The 2nd Virginia Convention of 1775 Reenactment

Liberty Day was established to strengthen our understanding of life and liberty under law, God's law. Though there may be many examples from which to chose, we believe that the 2nd Virginia Convention of 1775, highlighting Patrick Henry's speech, is a glowing example of men who had the courage to do what is right in the face of overwhelming obstacles. In the face of these obstacles many men will abandon their post and take courses that are compromising, comfortable, conforming to the world, and down right cowardly. Patrick Henry's speech exposes the compromise of the opposing arguments and stirs our hearts by his example of unwavering commitment to righteousness and the truth. The more we have examined the principles of law and government expressed in Henry's speech the more we have been able to see the compromises in our own day. Though the Word of God is our starting point, understanding all that is expressed in the 2nd Virginia debate will put us on a good path as we face the challenges of our own day.

The Delegates of the 2nd Virginia Convention of 1775


 Over 120 men assembled in March of 1775 for the Second Virginia Convention - an influential gathering that would primarily be remembered for Patrick Henry's immortal words "I know not what course others may take, but as for me: Give me liberty or give me death!" His compatriots cheered. His opponents argued. But who were they?

Each year we celebrate the anniversary of Henry's speech with a reenactment of the debate. 13 men are featured in it, and we have included brief biographical information on them below in order of their appearance in the debate. Some names are very familiar, others are less so. Still others, we know almost nothing about!



Patrick Henry
acted by Mr. Joshua Erber
Inspired by the Reverend Samuel Davies, young Patrick Henry soon became known for his eloquence and passion in speaking – often called the trumpet of the revolution. Primarily self-taught, he became a respected lawyer, and feared opponent in the House of Burgesses. During the war, he served as the first post-colonial Governor of Virginia, from 1776-79, an office he held again from 1784-86.

After the war, Henry was a critic of the United States Constitution and urged against its adoption, arguing that it gave the federal government too much power. He was instrumental in the adoption of the Bill of Rights to amend the new Constitution.



President Peyton Randolph
acted by Mr. Roger Erber
Peyton Randolph was elected to the House of Burgesses in 1748 were he was subsequently elected to the chair. Originally opposed to the “radical faction” of Burgesses, he became more in favor of independence as friction between Britain and its colonies increased. Randolph was selected to chair both the First and Second Continental Congresses, in large part due to his reputation for leadership while in the House of Burgesses. He did not, however, live to see independence for the nation he led; Randolph died in Philadelphia, in October of 1775.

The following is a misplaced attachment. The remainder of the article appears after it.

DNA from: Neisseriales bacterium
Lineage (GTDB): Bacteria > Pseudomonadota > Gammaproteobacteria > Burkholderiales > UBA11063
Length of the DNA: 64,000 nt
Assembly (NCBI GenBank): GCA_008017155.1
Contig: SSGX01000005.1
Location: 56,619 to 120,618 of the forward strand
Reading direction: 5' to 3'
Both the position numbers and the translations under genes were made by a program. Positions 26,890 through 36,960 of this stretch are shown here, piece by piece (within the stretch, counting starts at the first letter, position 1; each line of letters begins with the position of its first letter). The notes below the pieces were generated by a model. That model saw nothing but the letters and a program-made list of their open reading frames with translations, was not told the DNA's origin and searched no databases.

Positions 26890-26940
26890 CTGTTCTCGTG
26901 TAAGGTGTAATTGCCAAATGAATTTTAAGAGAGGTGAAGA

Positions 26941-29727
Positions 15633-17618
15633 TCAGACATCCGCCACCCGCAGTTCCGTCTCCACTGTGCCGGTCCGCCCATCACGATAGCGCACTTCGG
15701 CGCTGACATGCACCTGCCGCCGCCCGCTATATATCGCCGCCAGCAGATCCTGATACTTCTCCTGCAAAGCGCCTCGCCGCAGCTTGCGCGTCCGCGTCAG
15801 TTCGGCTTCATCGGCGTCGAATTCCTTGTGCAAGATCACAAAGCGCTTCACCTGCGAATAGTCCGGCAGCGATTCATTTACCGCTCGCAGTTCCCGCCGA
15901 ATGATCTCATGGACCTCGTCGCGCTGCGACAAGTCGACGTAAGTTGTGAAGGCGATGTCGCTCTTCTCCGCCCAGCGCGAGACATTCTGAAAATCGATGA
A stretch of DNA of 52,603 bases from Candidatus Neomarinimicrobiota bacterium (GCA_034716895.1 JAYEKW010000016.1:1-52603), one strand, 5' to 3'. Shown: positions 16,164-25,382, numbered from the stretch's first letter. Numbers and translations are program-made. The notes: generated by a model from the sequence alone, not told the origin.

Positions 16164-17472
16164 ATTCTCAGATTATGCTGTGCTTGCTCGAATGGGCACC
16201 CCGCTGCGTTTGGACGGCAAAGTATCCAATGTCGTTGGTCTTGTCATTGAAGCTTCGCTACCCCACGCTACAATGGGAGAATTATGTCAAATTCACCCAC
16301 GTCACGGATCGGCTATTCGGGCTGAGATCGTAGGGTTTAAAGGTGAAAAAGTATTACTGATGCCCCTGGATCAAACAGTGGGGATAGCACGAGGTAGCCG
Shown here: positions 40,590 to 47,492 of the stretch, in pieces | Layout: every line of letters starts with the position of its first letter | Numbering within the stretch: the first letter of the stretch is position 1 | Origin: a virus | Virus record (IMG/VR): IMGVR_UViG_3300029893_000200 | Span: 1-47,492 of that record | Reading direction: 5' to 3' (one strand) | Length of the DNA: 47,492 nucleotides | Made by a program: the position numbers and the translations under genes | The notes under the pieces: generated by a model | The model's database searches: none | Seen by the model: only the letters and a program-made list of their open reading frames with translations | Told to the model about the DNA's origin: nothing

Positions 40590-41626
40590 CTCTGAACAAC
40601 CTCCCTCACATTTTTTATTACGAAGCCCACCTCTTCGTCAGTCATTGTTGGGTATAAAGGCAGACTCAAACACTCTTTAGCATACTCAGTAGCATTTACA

Rev. Miles Seldon
acted by Mr. Will Carlson
The Reverend Miles Seldon was appointed Rector of St. John’s Church in 1752. He continued to serve the Richmond, Virginia church until the time of his death in 1785.









Richard Bland
Before his election to the House of Burgesses, Richard Bland served both as a justice of the peace and an officer in the militia. After his election to the burgesses in 1742, his thoughtful work made him one of its leaders, although he was never a strong speaker. While others get more credit for the idea of "no taxation without representation," the full argument for this position seems to come from Richard Bland.

Although at the 2nd Virginia convention he was opposed to taking up arms, by the Convention's meeting in July his views had been changed and he voiced strong opposition to the British administration.



Edmund Pendleton
acted by Mr. Brian Webb
Edmund Pendleton received little in the way of formal education, yet began practicing law at age twenty. Although a leading conservative in the House of Burgesses, he became an outstanding opponent of British colonial policies. Following the death of Peyton Randolph, Pendleton was elected to serve as president of the 4th and 5th Virginia Conventions. The Virginia Convention to ratify the Federal Constitution also elected Pendleton to chair their assembly.

In 1788 Washington appointed Pendleton to the new Federal Judiciary, a job he declined due to advancing age. He continued to serve as the President of the Virginia Supreme Court of Appeals until his death in 1803.



Robert Carter Nicholas
acted by Mr. Nathan DeLadurantey
Nicholas was another of Virginia's leading conservative patriots. As a member of the Burgesses he helped draft resolutions against the proposed Stamp Act in 1764. Nicholas was not amongst the group of “radical” members, led by Patrick Henry. He did, however, introduce a resolution setting aside June 1 as a day of fasting, humiliation, and prayer in sympathy with embargoed Boston.

Though Nicholas was never an advocate of independence from Britain, his legal skill and personal integrity earned him the greatest respect from his contemporaries. His allegiances would remain with the Crown, although it appears he grappled with his decision throughout the final two years of colonyhood.



Richard Henry Lee
acted by Mr. Jeremy Erber